Slow to move to a smart phone, I am also slow to decide about moving to mobile photography as well. What I love about my LX3 is the size; it fits in my pocket so I can always have a camera with me. This is even more true with a phone, and now that I have a phone with a decent camera my “kit” is very compact.
Mobile publishing is also intriguing to me. The idea of it is very nice, of course there are some limitations, photo editing software is not as robust as a computer, no keyboard, the WordPress app is not as easy for me to use.
There is a much smaller screen, but I think that in time I will be able to look at the phone and know what the photo will look like on a larger screen. The WordPress backend is very easy to use from a “it just works” perspective, I never code anything; the app will take some getting used to.
As far as the camera itself goes, the main concern I have moving to such a small platform is low light performance. 800 is as high as I can go with the LX3 and even then the quality is marginal, going smaller will not help anything. I am also not sure about moving away from RAW. I have have always shot RAW, but I know a lot of people do not, it just makes me nervous.
Really though most of what I shoot are grab shots and will never be published other than electronically. From that view sensor size does not matter. It is also very convenient to capture, process and publish all in one spot. Now it’s a matter of putting some time in to try to work out the problems.
In an effort to simplify, one thing that I do not spend a lot of time in is post processing. Of course, I would like to learn to use Lightroom to it’s full capability, but for now, I have enough going on learning to take decent photos. I could spend hours on one photo in post processing (and I have) but since I really have no idea what I am doing, I am never sure that I couldn’t have gotten equivalent results by using the LR presets.
One day I was looking through a book of photos by Henri Cartier-Bresson and I learned that he never processed his own photos. While this is old news to many people, I couldn’t believe that some like HCB could trust half of his creative process to someone else! Then I thought, if he can give up control, why can’t I? So I did, and I haven’t looked back.
After I import my photos, I select all and convert them all to the same B&W preset that comes standard with Lightroom. Then in the grid view I am looking at what I think of as the digital version of a proof sheet, and I can go from there. Sometimes I will experiment with some of the other B&W presets, but for the most part I have one that I like and I stick with that. I will adjust the tone curve a little, maybe some noise reduction if I am shooting at 800, but I try to keep it really simple.
I feel that by placing this additional limitation on myself that I have really freed myself up to be more creative, in addition of course to the amount of time I free up by not parking myself in front of the computer. By shooting with one preset in mind it is like shooting with film, you can’t change mid roll, everything will come out in the end with the same treatment. I also get to know this “film” better the more I shoot this way so I can anticipate the results while I am shooting.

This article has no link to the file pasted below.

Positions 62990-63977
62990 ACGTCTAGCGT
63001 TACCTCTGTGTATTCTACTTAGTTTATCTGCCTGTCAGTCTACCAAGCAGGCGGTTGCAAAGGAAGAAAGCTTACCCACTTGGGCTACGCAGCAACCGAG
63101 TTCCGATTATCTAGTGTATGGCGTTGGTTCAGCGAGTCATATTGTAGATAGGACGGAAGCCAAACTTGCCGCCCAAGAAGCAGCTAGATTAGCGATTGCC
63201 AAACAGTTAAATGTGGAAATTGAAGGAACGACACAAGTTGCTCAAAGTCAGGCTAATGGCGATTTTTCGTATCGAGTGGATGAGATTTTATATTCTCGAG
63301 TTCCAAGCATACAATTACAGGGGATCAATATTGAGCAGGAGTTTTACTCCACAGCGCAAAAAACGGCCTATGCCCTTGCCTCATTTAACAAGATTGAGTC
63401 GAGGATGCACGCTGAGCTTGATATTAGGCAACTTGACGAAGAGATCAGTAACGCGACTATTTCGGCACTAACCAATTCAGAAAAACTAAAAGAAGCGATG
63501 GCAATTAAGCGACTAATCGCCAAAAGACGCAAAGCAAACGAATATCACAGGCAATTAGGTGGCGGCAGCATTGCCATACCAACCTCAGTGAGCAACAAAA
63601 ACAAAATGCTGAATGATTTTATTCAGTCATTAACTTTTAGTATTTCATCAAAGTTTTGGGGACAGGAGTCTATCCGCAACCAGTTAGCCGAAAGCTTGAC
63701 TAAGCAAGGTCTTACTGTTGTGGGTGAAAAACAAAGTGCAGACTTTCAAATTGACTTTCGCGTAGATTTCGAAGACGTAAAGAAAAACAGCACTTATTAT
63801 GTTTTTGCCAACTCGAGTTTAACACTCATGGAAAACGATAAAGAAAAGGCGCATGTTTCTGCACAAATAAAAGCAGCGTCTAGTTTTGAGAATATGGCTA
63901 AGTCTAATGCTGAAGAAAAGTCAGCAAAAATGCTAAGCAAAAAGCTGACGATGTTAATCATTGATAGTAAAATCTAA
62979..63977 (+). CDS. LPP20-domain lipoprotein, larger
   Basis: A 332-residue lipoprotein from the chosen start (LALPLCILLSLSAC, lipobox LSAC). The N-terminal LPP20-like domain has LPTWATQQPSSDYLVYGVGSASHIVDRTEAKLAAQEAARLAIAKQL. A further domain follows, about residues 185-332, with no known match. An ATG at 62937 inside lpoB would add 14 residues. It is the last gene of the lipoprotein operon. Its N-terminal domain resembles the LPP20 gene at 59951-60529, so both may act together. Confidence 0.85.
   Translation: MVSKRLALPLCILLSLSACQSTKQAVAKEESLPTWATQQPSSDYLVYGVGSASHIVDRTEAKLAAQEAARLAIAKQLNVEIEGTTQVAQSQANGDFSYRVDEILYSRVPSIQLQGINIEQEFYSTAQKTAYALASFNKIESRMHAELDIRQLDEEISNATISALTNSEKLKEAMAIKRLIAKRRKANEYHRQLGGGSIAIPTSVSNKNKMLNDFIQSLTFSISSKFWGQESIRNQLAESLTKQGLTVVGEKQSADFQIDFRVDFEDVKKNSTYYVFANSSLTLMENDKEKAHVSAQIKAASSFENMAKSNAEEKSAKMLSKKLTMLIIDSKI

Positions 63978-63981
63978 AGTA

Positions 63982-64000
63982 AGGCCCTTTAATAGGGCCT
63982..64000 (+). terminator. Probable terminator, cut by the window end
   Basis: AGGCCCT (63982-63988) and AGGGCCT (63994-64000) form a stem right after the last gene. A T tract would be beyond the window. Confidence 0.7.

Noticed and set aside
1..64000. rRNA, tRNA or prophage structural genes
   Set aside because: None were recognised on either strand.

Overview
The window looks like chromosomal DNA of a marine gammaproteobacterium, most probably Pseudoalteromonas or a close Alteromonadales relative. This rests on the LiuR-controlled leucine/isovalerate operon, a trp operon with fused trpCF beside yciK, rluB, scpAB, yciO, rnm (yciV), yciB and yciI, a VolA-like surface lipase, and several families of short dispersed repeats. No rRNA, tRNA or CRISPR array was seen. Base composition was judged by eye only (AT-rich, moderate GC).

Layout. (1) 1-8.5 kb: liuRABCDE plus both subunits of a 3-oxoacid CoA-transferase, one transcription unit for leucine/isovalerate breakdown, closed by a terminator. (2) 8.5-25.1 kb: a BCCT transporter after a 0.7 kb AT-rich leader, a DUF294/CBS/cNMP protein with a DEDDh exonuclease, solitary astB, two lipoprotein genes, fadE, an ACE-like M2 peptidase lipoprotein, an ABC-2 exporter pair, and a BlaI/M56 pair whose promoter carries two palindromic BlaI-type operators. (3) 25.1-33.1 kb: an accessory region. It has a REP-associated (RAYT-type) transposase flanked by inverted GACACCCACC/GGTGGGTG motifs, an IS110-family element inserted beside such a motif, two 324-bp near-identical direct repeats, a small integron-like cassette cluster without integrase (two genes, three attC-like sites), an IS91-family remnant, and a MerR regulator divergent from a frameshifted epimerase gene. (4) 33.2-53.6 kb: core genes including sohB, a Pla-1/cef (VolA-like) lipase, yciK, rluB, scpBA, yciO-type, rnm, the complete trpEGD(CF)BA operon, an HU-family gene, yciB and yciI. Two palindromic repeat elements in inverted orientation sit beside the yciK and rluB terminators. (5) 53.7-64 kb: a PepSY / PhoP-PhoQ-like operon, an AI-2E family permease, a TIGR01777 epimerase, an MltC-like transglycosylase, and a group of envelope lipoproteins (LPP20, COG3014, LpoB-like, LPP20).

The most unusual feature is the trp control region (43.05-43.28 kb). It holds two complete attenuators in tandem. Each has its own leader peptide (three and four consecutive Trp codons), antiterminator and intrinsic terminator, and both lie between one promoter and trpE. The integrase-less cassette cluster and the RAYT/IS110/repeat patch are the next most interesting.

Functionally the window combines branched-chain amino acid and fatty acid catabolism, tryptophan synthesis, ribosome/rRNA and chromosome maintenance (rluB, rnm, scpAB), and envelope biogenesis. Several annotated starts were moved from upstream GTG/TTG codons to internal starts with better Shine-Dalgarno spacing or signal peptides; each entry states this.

It has been a very busy few weeks for me, not leaving a lot of time for photography, or at least not as much as I would like. This week in particular I have felt like I am in a creative vacuum. This is my eighth week on the “lines” theme, and I am starting to feel it. Of course that was the whole point, to shoot something so much that I am forced to see it in a different way.
So it comes down to making time. It isn’t anything new or earth shattering, and I have written about it here several times already, but it is a lesson I keep learning time and again. Make time, even if it is only for a few photos. Make time to look at what is around you, and you see differently.
We all want to become better at this craft. So why is it that so many of us only take photos when we “feel inspired”? If you follow A Lesser Photographer then you may have already read this.
Inspiration doesn’t “strike.” Inspiration is scheduled.
I would add that inspiration is a process. Think about the times you are “struck” with inspiration. Is it really that something comes to you out of the blue? Maybe that happens sometimes, but more often than not isn’t it that you are already thinking in a creative mindset? You see/read/hear something that sticks in your mind and the creative juice is already flowing by the time that inspiration “strikes”. So why can’t that be intentional?
When I decide that I am only going to take photos when I “feel like it”, I don’t do much. The details of life, what it takes to get through a day, are not conducive to creativity (and neither is trolling dpreview to see what has been announced at Photokina).
So when I don’t “feel like it”, I have to make a concentrated effort to begin the process of becoming inspired. Looking at it like this, there is really no difference between inspiration and creative block.
I often struggle to find confidence with photography. I am afraid that if I shoot something similar to what someone else has shot that I have failed because I did not create something that has not been created before.
Or I feel like ‘I don’t have an eye for anything’ right now. I was encouraged the week with something I read by Zach Arias on his blog Ask Me Anything About Photography. It is all about focusing on the fundamentals; I took what he said and ran with it.
Photographing lines seems really basic but it is something that I need to do right now.